Jepson welcomes the planned kite-marking initiative: "There's a lot at stake and making the wrong move could be very costly." He adds that while RM has already started grabbing a share of the managed services market, the company welcomes competition: "As far as we're concerned, the more companies that join us, the merrier."
It's a sentiment other companies will welcome as there is unease about the hold RM has on the schools market. Already the clear leader, the trend towards managed services could make the company even more dominant. The only other successful bidder has been ICL. which has just won the pound;12.5 million contract to cater for the ICT needs of the 49 primaries and nine secondaries and local libraries in Moray, Scotland. The project includes around 1,000 PCs linked to video-conferencing facilities, training and even security cameras. ICL has just restructured its education department to focus on managed services.
Xemplar bid unsuccessfully for the Dudley contract. Nick Evans, its head of marketing, says: "We will be bidding to become an approved provider of managed services because we understand education. Choice is a key element, and we believe in trying to give people the option of solutions that meet their needs. This doesn't necessarily mean buying new kit. It's not about selling boxes to put on the desktop."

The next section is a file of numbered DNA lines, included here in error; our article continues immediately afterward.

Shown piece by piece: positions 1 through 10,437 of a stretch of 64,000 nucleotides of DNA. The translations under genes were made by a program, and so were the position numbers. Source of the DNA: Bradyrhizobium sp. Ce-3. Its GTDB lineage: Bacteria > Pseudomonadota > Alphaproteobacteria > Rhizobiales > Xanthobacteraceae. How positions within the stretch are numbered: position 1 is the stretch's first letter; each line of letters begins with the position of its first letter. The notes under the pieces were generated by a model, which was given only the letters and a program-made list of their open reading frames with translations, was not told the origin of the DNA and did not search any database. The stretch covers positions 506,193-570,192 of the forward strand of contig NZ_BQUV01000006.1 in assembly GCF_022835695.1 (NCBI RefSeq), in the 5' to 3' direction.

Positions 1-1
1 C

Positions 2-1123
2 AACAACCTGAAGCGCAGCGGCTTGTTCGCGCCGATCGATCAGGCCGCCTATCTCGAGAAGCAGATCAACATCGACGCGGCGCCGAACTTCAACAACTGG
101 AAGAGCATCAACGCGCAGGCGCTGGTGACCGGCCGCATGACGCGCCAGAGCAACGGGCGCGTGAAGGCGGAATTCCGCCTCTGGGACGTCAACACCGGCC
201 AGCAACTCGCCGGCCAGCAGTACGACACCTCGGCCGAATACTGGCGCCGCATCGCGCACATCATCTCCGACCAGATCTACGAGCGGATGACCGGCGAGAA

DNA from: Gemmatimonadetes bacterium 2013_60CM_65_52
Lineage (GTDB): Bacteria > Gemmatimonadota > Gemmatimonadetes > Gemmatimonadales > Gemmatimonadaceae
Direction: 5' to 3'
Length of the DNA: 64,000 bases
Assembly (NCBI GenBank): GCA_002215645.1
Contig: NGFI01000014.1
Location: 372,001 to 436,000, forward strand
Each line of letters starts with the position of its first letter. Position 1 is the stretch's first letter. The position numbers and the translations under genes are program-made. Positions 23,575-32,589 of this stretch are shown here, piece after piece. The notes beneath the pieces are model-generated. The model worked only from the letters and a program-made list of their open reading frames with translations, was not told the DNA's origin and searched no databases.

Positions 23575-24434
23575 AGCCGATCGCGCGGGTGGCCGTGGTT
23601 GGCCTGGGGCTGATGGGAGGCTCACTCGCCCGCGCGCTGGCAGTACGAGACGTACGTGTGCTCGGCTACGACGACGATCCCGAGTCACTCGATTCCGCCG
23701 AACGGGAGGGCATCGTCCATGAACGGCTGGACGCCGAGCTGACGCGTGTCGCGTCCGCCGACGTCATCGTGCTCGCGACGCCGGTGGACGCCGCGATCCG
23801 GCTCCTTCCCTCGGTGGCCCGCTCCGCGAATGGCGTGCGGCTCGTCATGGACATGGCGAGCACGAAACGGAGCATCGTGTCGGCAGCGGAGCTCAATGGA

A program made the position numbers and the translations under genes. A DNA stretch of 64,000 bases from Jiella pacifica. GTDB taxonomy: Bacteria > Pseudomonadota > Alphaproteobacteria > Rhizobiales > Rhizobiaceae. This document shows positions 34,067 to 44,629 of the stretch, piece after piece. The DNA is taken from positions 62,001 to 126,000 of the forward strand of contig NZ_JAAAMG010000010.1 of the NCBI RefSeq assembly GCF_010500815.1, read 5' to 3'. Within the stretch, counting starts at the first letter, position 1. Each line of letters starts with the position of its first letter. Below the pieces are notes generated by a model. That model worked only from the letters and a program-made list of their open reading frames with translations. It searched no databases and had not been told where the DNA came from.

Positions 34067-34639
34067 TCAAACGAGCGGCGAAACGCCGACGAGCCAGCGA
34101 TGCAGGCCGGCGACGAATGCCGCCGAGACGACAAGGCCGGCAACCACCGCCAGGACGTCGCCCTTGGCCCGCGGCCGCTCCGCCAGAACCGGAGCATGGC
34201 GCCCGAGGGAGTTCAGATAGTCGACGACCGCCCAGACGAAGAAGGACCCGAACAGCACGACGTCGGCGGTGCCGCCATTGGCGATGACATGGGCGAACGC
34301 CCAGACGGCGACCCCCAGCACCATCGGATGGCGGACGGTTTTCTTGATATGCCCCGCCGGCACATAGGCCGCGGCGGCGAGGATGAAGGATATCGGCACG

He warns of the massive resources needed just to make a bid. "The Dudley bid took an astronomical number of person hours and probably cost us tens of thousands of pounds. It was very expensive. A lot of the work involved providing information about our operations. The good thing about the plans for approved providers is that it will cut a lot of this process out so schools can jump straight to the next step.
"Schools have to be careful when they select someone to manage their ICT - the cheapest price could mean that any educational added value goes out."
* BETT CONNECTIONS
Akhter: stand C46 01279 821200 www.akhter.co.uk
ICL: stand E40 0117 9842018 www.icles.com
RM: stand E50 01235 826000 www.rmplc.net
Xemplar: stand E34 01223 724724 www.xemplar.co.uk